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“It was terrific. The best kind,” he says. “We had these appetites that we understood, and it was wonderful that they were taken care of. It was a moment when everybody was giving to the other person what they wanted. The women knew that’s what the men wanted.”

Don’t ask how the subject of casual sex in the sixties came up. It was part of the unfolding of the Saturday afternoon, the laziness of it, like an endless meal of many courses, which you keep expecting to end but never does. You cover one subject, and thank him for his time, thinking he may be tired of talking now, but he doesn’t take the opportunity to say goodbye. “Here, relax, eat,” he will say. “Have more wine. Would you like a piece of cherry pie?” And then the conversation continues.

“If you could have it so much,” I ask, “didn’t that devalue it?”

Cohen offers a frank expression. He could be talking about apples. “Well, nobody gets enough of anything,” he explains matter-of-factly. “You either get too much or not enough. Nobody gets the right amount, in terms of what they think their appetite deserves.

“But it lasted just a few moments,” he says of that time. “And then it was back to the old horror story, whatever it is, that still exists. You know, I’ll give you this if you give me that. You know, sealing the deal: What do I get, what do you get. It’s a contract.”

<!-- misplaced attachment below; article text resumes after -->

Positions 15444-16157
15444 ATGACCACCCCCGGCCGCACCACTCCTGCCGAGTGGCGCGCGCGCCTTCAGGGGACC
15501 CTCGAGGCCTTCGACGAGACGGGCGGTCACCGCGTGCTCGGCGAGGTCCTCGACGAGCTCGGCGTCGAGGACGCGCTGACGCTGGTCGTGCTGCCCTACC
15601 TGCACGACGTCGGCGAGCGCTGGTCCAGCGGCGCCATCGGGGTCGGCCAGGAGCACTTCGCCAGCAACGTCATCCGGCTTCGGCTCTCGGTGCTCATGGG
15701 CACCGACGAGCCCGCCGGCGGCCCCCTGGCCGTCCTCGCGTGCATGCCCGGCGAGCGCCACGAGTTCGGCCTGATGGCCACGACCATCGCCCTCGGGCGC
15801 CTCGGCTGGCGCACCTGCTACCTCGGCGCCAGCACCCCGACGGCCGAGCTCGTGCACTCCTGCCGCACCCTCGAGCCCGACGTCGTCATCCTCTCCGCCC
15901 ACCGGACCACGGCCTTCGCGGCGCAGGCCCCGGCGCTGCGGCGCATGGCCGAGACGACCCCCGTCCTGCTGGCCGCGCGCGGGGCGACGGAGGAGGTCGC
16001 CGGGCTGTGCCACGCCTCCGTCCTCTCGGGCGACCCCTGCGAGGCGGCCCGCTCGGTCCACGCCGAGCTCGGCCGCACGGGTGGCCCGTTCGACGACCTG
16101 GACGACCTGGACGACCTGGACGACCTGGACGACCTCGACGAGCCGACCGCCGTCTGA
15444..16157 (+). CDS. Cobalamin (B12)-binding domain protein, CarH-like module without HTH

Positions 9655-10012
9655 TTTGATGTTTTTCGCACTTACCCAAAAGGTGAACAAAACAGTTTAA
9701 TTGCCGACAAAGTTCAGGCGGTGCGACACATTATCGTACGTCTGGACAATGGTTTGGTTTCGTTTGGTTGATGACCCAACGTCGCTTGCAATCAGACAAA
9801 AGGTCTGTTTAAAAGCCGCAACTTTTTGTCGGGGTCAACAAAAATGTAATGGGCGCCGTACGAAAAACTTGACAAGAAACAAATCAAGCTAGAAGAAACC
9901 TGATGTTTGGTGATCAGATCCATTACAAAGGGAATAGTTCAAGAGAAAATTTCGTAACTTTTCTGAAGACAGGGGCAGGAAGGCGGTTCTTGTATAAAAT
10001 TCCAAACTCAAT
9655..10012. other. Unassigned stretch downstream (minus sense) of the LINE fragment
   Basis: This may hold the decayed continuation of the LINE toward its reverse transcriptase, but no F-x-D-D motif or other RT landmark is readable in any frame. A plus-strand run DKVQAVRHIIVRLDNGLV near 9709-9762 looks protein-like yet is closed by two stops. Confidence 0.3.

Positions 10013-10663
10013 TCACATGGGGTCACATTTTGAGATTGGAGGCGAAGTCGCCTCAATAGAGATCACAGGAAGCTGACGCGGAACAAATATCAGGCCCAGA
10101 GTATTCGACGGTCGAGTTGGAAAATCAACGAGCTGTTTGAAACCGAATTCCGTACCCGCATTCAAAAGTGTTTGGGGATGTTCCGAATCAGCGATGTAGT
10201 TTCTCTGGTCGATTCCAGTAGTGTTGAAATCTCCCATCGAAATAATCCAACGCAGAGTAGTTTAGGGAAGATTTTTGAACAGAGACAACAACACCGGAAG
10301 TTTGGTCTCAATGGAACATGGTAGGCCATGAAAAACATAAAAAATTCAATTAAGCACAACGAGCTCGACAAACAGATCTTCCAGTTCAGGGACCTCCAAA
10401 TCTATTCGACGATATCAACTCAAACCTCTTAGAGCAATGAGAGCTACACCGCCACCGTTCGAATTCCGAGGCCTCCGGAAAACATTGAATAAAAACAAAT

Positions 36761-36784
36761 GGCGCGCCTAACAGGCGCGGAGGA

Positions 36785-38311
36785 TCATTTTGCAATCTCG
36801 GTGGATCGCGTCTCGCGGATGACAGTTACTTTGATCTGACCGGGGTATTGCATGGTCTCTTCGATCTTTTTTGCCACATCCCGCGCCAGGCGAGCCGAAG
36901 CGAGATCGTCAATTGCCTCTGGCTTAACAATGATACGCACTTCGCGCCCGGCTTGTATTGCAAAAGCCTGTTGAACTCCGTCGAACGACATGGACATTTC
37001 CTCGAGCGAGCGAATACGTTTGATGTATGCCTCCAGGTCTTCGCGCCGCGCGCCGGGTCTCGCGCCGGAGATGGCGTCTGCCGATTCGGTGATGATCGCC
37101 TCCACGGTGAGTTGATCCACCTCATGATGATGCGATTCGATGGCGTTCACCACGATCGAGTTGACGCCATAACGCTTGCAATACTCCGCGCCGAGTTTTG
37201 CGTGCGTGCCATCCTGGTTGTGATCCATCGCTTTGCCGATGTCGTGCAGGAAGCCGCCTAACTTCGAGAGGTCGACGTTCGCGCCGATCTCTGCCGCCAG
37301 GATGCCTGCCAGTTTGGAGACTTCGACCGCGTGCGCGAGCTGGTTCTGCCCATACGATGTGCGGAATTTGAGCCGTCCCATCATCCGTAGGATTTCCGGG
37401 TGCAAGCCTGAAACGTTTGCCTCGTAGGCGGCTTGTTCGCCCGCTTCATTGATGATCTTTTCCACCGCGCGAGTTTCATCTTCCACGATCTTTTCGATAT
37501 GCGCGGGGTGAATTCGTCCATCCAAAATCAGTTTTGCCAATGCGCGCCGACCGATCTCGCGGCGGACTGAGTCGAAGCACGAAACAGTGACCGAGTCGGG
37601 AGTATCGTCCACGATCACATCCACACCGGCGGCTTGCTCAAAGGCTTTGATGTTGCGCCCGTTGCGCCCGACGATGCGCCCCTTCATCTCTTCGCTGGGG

Cohen’s sexiness, powerful still, is in his accessibility. His open-door atmosphere of hospitality—an invitation to authenticity, to say and ask what you want—makes him an age-appropriate ladies’ man. He is interested in people, in what they think, and he will ask about their lives. But his manner is not invasive or louche. He borders on paternal, or would, that is, if your dad liked to write about cunnilingus and fellatio as if they were fancy Italian appetizers.

“Believe me, what you want is someone to have dinner with,” he advises on having a relationship later in life. “Sleep with from time to time, telephone every day or write. It’s what you set up that is defeating. Make it very modest. And give yourself permission to make a few mistakes. You know, blow it a bit. Have a few drinks and fall into bed with somebody. It doesn’t have to be the final thing.”

Anjani Thomas appears several times as we speak. “See you later, sweetheart,” Cohen calls softly to her when she leaves with a friend to go shopping. Rosengarten, whom he has known since their childhood growing up together on Belmont Street in affluent Westmount, and who now lives nearby, drops in for a chat and some food.

A little later, a light knock. “Ah, a tap-tap-tapping at my chamber door,” Cohen says as he gets up. A graduate student, a young man in his twenties who has written a dissertation on Cohen in his native Italian, has sought him out. Speaking to Cohen in French, he explains his work; gives him a copy; asks if he can speak to him some time at length for future papers he wants to write. Cohen assures him he can. Asked to sign an autograph, he bends down nimbly on one knee in the foyer to do so.

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